I am loath to use a well-worn literary term to describe a working poet, but Alan Caitlin’s poetry keeps forcing the idea of imagism throughout much of Asylum Garden: after Van Gogh. Perhaps if we skip the obvious associations with Pound and use the words of philosopher and poet T.E. Hulme who said that “images are not mere decoration, but the very essence” in poetry, I may find a sense of peace with the term.
The Van Gogh poems are the obvious place to start as these poems offer stark impressions of the works of Van Gogh. It is tempting to look up the paintings as a point of reference, but I think this is a mistake. The poems are the object here, and the images are found in the sparse language of the poetry. Cailtin forces us to give up our reliance on the visual and find clarity in an altogether different mode of sensation. “Vincent #8: Rare Watercolor” is a perfect example. The opening lines are disorienting. Any sense of place is dislodged from points of orientation. We are in a “Landscape with newly/fallen snow” as the line break cuts the fallen snow from the stark declaration of place. The setting is a no-place; it is simply “landscape,” and this is painted with the blank white of fresh snow. We can experience the presence of a natural object, but Caitlin’s refusal to embellish creates the problem of absence. The poem enacts the movement from looking at a visual object to the poetic rendering of that object in the form of words on a page. The force of the image is supported at least as much by the absences surrounding the objects as the objects themselves.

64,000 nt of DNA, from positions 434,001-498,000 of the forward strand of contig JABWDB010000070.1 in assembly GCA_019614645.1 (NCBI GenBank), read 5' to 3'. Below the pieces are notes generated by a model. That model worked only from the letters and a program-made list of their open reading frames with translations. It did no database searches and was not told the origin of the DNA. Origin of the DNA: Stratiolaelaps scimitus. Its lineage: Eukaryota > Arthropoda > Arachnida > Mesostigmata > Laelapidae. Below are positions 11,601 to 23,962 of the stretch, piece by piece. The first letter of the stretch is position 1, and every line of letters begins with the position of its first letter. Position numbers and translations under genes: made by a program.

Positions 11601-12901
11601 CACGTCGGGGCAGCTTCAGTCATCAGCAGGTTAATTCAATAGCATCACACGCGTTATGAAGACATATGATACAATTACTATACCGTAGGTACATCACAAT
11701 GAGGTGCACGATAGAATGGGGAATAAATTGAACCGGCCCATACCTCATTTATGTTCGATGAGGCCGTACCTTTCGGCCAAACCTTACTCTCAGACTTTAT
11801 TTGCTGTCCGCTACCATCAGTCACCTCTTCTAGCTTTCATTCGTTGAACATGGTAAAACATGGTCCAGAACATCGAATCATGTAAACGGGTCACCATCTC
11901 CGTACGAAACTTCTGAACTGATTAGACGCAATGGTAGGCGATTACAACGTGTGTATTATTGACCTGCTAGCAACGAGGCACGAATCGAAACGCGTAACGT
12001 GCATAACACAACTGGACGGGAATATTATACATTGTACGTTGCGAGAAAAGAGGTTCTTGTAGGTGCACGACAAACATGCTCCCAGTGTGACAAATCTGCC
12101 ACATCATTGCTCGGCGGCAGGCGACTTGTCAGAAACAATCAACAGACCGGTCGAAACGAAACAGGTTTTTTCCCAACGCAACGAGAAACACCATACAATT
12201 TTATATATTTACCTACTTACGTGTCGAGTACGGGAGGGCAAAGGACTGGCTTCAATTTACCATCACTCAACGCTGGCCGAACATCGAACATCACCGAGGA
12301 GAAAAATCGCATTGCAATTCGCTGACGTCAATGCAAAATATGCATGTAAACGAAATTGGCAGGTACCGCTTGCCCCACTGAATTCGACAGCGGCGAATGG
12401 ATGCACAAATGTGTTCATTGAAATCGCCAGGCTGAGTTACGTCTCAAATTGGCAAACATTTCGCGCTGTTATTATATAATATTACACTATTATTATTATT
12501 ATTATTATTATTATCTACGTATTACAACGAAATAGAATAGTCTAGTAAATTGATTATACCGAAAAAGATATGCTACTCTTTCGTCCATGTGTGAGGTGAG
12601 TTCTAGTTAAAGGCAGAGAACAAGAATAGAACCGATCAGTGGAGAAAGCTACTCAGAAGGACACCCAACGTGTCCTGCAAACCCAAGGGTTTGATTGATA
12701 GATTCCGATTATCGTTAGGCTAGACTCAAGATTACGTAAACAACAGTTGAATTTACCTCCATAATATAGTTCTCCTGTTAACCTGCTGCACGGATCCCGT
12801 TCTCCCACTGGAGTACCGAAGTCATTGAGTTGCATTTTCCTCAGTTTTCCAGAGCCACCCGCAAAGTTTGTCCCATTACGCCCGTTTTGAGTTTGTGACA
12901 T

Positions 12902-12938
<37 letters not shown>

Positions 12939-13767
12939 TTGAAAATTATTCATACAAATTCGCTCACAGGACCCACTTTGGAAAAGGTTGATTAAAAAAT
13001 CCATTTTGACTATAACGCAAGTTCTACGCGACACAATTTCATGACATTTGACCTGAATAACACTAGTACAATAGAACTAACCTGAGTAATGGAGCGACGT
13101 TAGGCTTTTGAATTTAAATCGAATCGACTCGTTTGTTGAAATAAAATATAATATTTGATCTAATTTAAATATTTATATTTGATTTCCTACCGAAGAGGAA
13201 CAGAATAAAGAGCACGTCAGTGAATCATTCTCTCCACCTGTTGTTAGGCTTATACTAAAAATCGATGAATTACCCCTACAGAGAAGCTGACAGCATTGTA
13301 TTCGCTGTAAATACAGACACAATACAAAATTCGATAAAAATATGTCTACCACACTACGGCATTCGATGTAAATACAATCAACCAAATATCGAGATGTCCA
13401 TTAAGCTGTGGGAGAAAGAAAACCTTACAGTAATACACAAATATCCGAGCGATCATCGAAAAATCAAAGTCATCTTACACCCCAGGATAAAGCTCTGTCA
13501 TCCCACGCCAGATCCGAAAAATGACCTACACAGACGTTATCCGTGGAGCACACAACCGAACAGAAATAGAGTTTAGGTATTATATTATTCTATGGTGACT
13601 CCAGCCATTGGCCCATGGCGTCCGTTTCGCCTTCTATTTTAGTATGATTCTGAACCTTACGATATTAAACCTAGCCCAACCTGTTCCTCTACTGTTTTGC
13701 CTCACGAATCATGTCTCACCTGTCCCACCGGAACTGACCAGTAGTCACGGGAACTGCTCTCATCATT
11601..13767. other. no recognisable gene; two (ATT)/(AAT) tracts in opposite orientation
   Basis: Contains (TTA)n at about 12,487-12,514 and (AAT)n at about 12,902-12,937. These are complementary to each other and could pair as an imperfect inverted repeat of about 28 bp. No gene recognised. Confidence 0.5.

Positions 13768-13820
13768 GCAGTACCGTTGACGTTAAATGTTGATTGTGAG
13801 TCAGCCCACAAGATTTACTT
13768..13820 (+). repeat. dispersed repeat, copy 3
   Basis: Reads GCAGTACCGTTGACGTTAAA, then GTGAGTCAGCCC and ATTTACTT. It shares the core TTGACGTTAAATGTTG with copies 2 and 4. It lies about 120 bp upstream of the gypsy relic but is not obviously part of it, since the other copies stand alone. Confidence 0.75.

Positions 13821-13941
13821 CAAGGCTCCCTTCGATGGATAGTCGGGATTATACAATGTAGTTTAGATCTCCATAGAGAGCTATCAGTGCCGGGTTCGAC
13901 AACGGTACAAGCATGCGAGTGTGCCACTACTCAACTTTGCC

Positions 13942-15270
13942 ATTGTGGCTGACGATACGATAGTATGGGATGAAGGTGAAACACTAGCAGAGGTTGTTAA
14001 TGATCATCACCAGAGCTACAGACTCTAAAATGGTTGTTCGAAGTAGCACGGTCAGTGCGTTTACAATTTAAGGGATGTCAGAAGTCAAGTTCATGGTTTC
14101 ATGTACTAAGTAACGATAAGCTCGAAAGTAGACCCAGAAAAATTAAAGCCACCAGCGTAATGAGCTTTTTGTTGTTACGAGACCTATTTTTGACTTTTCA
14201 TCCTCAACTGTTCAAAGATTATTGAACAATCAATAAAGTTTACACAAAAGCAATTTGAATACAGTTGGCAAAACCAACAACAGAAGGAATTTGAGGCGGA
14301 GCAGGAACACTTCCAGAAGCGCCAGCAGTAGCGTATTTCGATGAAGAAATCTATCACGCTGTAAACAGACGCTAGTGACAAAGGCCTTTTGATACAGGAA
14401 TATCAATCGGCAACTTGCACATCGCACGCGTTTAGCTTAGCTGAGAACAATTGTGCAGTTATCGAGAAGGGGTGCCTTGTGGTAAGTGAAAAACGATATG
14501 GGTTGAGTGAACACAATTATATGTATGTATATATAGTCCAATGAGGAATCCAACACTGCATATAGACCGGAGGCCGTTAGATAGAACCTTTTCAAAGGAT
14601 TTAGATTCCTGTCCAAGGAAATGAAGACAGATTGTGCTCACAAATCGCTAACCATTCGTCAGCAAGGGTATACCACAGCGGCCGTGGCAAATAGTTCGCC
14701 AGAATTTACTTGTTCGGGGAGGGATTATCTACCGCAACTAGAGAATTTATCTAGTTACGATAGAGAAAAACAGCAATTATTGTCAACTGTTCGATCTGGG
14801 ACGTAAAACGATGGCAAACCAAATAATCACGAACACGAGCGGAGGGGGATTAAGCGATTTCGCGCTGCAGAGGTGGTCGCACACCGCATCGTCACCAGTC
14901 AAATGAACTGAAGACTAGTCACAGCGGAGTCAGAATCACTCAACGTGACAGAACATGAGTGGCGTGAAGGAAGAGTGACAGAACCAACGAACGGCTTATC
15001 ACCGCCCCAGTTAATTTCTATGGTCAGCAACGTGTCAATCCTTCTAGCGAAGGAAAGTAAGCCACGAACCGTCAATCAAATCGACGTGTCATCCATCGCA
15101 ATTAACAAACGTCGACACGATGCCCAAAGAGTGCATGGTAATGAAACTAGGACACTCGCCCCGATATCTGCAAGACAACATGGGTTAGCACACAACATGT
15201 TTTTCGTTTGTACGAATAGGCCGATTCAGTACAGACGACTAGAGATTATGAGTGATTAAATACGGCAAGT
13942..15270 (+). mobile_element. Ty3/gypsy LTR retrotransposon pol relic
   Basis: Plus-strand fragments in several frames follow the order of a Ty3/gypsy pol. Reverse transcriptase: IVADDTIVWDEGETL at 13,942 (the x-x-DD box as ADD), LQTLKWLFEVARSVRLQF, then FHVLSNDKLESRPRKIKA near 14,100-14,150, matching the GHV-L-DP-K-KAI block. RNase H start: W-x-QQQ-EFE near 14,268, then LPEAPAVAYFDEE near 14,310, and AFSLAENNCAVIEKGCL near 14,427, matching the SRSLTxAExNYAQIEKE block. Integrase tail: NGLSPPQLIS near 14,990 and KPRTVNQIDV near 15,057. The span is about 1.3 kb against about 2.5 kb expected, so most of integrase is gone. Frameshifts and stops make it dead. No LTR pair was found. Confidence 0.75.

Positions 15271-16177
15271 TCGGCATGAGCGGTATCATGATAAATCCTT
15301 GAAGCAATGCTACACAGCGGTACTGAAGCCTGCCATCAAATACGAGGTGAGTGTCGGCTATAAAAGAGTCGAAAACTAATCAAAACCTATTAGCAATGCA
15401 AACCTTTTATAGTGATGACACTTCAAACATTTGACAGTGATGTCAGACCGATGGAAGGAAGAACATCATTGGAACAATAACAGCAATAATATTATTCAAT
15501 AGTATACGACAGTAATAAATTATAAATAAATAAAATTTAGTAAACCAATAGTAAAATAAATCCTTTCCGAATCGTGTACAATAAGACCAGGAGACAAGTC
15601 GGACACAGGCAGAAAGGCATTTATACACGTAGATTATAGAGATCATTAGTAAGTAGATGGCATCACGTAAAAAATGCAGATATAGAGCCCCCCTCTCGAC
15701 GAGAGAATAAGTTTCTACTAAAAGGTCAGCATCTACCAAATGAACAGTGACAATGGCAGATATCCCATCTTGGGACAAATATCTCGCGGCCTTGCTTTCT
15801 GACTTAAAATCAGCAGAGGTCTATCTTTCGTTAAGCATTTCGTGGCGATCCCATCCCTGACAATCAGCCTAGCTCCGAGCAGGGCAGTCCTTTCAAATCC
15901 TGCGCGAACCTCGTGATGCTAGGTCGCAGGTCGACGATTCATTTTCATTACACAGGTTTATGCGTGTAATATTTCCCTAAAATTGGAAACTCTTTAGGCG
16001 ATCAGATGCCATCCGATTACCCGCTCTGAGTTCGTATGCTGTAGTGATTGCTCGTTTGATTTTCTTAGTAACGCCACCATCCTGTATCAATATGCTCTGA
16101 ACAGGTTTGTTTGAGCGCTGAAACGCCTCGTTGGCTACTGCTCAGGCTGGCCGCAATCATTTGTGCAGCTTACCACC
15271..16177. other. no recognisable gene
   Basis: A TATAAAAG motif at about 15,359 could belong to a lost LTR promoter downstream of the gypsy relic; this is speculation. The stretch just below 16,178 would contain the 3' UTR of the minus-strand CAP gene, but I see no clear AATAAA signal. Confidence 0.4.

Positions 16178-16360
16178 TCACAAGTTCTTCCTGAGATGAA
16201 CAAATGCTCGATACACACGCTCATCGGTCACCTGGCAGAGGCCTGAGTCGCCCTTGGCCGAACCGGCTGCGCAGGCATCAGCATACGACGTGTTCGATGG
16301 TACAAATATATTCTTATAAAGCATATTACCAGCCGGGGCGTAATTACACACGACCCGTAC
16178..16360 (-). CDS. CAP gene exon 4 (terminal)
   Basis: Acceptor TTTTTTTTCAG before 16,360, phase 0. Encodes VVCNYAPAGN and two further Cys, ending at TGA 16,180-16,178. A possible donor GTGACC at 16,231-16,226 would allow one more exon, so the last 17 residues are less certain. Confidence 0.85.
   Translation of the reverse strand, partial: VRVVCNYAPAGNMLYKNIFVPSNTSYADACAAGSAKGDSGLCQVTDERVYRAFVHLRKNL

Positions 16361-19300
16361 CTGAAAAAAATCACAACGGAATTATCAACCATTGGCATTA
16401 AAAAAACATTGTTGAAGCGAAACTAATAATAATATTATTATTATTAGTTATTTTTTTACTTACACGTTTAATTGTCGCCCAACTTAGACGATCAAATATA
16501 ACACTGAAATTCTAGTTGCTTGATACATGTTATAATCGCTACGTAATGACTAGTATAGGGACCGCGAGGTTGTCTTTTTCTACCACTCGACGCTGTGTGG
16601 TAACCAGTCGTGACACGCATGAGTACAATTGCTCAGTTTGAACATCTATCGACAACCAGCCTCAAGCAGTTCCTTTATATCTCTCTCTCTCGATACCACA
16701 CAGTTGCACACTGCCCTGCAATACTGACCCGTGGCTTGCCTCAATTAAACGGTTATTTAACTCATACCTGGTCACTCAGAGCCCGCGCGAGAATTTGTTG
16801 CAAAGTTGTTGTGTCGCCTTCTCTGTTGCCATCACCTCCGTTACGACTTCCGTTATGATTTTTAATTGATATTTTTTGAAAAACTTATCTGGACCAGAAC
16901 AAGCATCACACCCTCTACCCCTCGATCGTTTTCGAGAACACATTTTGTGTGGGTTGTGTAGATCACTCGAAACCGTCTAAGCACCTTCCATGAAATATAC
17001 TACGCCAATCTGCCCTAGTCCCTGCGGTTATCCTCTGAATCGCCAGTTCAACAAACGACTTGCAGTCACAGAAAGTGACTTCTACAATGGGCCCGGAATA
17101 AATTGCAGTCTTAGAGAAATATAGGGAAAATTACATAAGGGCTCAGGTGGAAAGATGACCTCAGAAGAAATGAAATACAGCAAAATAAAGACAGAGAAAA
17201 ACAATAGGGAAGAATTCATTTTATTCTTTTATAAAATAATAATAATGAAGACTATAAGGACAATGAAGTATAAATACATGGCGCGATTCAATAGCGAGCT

If there is anything that takes on the form of action in this poem it is the solitary traveler in the center of the poem:
Dormant fields and a lone
traveler walking into a head wind;
The fields lie fallow as an indistinguishable figure makes its way through the stillness and stark landscape. Sparse language strips the moment of animating features and this renders the image itself—“the very essence”—to consume the reader’s imagination. The poem abandons us in the end as we are left with “Long cold night ahead,” no period. The lack of punctuation is a key feature of how I came to read these poems. Empty space, indeterminate punctuation, sparse language—all of these features draw attention to absence. If the language, the words on the page, work to render essential images, the absences and empty spaces mark these poetic objects as the essence of the object. The play of metaphor and metonymy is up to the reader.